As Burford reinvests most of its earnings back into future growth, the dividend yield remains small at 0.6% for any investors initiating a position today. However, the company has grown the dividend every year since 2010 from an initial payment of 3.6 cents per share to a full year dividend of 11 cents in 2017. The interim payment in 2018 was 3.67 cents per share, a 20% increase from the prior year, meaning the total dividend payments for the year are expected to be around 12.5 cents per share.

To give a flavour of how conservative the company's dividend policy is, the chart below outlines the dividend cover of the top 100 U.K. listed companies. This is how many times a company's earnings cover a dividend payment.

(source: Digital Look)

Average earnings cover is sitting around 1.7 the dividend payments. By contrast, last year Burford's dividend cover stood at 10.88. This highlights how safe the dividend really is and that the company is currently focusing on organic growth than payments to shareholders.

A Brexit proof stock?

One reason why Burford seems to be undervalued is that is it basically a U.S. company trading on U.K. valuations.

The company generates the lion's share of income from the United States, although it generates income from the United Kingdom, Canada, Australia, Singapore and the Cayman Islands.

The chart taken from their 2017 Annual Report below outlines a breakdown of revenues:

As can be seen from the above chart, the company has very small exposure to the British market. Instead, the company heavily relies on the U.S. for income and that shows no signs of slowing down.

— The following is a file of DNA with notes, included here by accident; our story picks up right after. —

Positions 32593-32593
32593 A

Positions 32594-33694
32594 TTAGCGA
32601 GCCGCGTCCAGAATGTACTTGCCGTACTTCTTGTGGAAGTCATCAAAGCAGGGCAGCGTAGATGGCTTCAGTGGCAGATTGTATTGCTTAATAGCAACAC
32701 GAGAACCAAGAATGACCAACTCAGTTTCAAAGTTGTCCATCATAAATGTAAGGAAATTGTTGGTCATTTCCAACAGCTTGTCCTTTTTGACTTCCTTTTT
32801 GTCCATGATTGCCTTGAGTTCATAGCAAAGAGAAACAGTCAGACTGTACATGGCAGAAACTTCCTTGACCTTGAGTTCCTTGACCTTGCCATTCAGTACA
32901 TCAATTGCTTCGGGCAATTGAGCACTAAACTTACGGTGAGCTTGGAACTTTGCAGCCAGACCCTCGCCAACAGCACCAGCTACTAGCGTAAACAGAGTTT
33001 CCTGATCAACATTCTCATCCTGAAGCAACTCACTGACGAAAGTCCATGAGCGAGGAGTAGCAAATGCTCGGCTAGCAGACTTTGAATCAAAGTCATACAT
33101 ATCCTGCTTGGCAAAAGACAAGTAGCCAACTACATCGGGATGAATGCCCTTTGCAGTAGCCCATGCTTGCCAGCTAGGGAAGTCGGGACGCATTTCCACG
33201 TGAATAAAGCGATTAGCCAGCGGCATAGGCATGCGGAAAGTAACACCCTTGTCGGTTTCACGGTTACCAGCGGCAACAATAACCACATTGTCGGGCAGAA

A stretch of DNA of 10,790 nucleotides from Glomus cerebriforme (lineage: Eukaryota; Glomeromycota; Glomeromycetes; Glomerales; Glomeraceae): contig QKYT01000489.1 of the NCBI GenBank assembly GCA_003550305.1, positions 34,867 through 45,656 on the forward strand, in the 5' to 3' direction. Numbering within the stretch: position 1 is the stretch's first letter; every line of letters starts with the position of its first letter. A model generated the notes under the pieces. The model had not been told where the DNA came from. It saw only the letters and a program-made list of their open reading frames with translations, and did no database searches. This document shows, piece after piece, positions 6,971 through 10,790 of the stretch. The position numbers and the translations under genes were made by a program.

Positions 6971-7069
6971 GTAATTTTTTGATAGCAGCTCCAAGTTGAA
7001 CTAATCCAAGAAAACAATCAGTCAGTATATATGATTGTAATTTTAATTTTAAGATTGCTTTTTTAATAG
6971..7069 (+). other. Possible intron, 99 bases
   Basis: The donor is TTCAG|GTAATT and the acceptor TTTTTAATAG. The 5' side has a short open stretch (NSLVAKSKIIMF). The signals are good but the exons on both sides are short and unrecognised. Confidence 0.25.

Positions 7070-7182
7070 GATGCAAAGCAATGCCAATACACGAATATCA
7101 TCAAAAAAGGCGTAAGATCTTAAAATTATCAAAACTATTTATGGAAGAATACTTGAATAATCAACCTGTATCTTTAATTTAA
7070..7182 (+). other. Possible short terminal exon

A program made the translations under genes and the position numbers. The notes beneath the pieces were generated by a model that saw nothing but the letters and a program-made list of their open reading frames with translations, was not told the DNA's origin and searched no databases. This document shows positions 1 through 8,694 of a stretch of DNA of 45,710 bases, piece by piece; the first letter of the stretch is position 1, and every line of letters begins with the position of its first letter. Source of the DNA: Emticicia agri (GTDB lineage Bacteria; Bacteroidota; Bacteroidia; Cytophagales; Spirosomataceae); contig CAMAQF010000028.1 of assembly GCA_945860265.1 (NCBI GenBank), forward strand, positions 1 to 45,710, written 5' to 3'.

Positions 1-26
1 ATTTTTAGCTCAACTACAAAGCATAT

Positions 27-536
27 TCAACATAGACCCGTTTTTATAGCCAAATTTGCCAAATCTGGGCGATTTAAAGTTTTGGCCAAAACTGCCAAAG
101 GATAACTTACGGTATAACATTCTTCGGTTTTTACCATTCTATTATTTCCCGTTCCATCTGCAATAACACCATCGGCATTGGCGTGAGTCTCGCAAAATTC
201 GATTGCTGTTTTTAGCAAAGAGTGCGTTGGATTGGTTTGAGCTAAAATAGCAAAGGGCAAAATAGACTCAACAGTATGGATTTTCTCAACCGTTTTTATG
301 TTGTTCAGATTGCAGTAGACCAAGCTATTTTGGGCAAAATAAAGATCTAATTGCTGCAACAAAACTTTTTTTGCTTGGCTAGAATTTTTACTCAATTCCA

Brexit, regardless of the outcome, should not have a material negative effect on the company's ability to produce income. If anything, Brexit should increase the chances of commercial litigation arising as many company contracts might not have provisions for such an outcome.

This point cannot be expanded upon with any real utility as the Brexit story is continually subject to uncertainty and change. At the time of writing, the proposed vote on the 'deal' struck between the U.K. Government and the European Union has been postponed due to a lack of support in the Commons. This means that either of the following situations must follow: further negotiation must take place to alter the current deal to one which will be backed by Parliament; the U.K. leaves on a 'no-deal' scenario and reverts to WTO rules; or the U.K. abandons leaving the European Union.

Whatever the situation, I cannot see a plausible situation in which Brexit should materially negatively affect Burford Capital.

To conclude

Burford Capital is creating solid growth on both the top and bottom line while maintaining strong dividend growth for investors.

The market-wide pullback in equities has created a good entry point for investors to take advantage of a strong company that is trading at valuations in line with its U.K. peers, although sharing little of the political risks that plague them. If the same company was listed in the United States it would no doubt be given a much greater valuation.

Disclosure: I am/we are long BuR. I wrote this article myself, and it expresses my own opinions. I am not receiving compensation for it (other than from Seeking Alpha). I have no business relationship with any company whose stock is mentioned in this article.